Over the course of the past week, Ian and I have waffled a bit. Sometimes we gave Lucas ibuprofen to suppress his fever so he could feel better. When his eyes get glassy and he stops moving and talking, I begin to worry. Whenever we dosed him, he felt much better and was able to play and be more himself (still sick, but more himself). When he wasn’t that hot, we let him be in the hopes that he’d rest and get rid of the bug. Now I kind of wonder if dosing him may have prolonged the sickness, given that he was far more active with the ibuprofen in his system. Perhaps he overtaxed his impaired body during those times.

I am so not a doctor, and often have a hard time separating the health info/advice I have stored in my noggin into appropriate True, False, or Complete Bullshit categories.

Anyway … In an effort to distract him and keep him still, I made him a needle-felted Fever Fairy. (Yes, I made her. With. My. Hands. You may rightly gasp with amazement now.) So. A Fever Fairy. She is adorned in fiery colors and is made entirely of wool roving (with a single pipe-cleaner inside for structure). I named her Scarlett (OK, that part wasn’t very creative) and gave her to Lucas, telling him that Fever Fairies are special friends who visit children who are sick and feverish. 

The job of a Fever Fairy is to keep sick children company and to whisper soothing things to them. Fever Fairies stay by their side as long as the children are sick, then disappear. But whenever a child needs a rest and some quiet time, he may call to his Fever Fairy and she will come to him and whisper soothing words and cuddle him.  

I told Lucas a story about a sick little boy and Scarlett, the Fever Fairy. Every time the boy became sick while he was growing up, Scarlett came to him and kept him company. She reminded him of all the cooling things in the world, like the sweet taste of ice-cold water, the many flavors of ice-cream, swimming in summertime, the feeling of snowflakes falling on his cheek and raindrops on his skin. She told him he would get well and feel better soon and that she loved him very much. Scarlett came to him when he was a boy, and a teenager, and a grown-up man, and even an old man—whenever he was sick. And each time she visited, the boy always felt better. Her sweet words helped his fever come down. They were forever friends.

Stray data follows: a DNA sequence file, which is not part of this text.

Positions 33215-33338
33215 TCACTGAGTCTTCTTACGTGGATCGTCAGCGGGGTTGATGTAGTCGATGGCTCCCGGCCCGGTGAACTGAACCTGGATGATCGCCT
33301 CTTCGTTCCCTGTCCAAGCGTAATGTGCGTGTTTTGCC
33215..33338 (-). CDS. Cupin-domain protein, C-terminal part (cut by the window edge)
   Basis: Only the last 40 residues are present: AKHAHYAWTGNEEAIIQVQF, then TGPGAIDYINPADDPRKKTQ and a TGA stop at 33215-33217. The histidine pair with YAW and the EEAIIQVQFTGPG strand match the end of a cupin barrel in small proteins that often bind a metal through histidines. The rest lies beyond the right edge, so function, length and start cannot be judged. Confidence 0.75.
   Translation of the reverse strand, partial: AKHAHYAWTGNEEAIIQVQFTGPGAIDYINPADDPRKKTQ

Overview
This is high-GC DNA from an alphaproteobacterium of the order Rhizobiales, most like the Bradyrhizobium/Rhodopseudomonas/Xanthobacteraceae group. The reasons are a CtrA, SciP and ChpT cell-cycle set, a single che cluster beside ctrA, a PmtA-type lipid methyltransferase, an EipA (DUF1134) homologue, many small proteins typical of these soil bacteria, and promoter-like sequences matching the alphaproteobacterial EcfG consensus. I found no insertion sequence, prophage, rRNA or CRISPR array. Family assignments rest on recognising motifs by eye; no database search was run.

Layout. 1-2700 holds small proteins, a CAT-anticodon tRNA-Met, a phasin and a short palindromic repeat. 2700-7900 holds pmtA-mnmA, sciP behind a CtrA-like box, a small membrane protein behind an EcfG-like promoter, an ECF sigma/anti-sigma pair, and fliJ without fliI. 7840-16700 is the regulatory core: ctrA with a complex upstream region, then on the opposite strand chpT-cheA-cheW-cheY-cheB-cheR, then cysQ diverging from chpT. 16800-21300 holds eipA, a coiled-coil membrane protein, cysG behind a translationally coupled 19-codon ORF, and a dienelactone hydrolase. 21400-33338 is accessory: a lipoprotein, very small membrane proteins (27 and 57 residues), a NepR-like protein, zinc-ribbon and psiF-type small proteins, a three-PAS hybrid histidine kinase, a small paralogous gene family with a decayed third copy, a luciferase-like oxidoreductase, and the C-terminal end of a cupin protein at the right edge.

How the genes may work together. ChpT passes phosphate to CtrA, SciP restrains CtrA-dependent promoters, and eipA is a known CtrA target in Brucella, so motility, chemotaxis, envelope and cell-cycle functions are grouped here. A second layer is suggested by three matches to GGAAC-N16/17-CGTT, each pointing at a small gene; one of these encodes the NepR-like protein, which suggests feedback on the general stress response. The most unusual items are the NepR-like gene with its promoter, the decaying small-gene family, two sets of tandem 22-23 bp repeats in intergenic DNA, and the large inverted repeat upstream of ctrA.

Lucas has slept with Scarlett since then and held her while resting on the couch. I don’t know if this is an original idea or not, but I’ve never heard about anyone else doing it. Either way, his Fever Fairy has distracted him a little. And for that, I’m grateful. 


And now, we’re off to do some face-painting. He wants a teddy bear on his cheek.

  • About Sara

    Thanks for visiting! I’m Sara, editor and writer, wife to Ian, and mother of two precious boys. I am living each day to the fullest and with as much grace, creativity, and patience as I can muster. This is where I write about living, loving, and engaging fully in family life and the world around me. I let my hair down here. I learn new skills here. I strive to be a better human being here. And I tell the truth.

    Our children attend Waldorf school and we are enriching our home and family life with plenty of Waldorf-inspired festivals, crafts, and stories.

    © 2003–2018 Please do not use my photographs or text without my permission.

    “Love doesn’t just sit there like a stone; it has to be made, like bread, remade all the time, made new.” —Ursula K. LeGuinn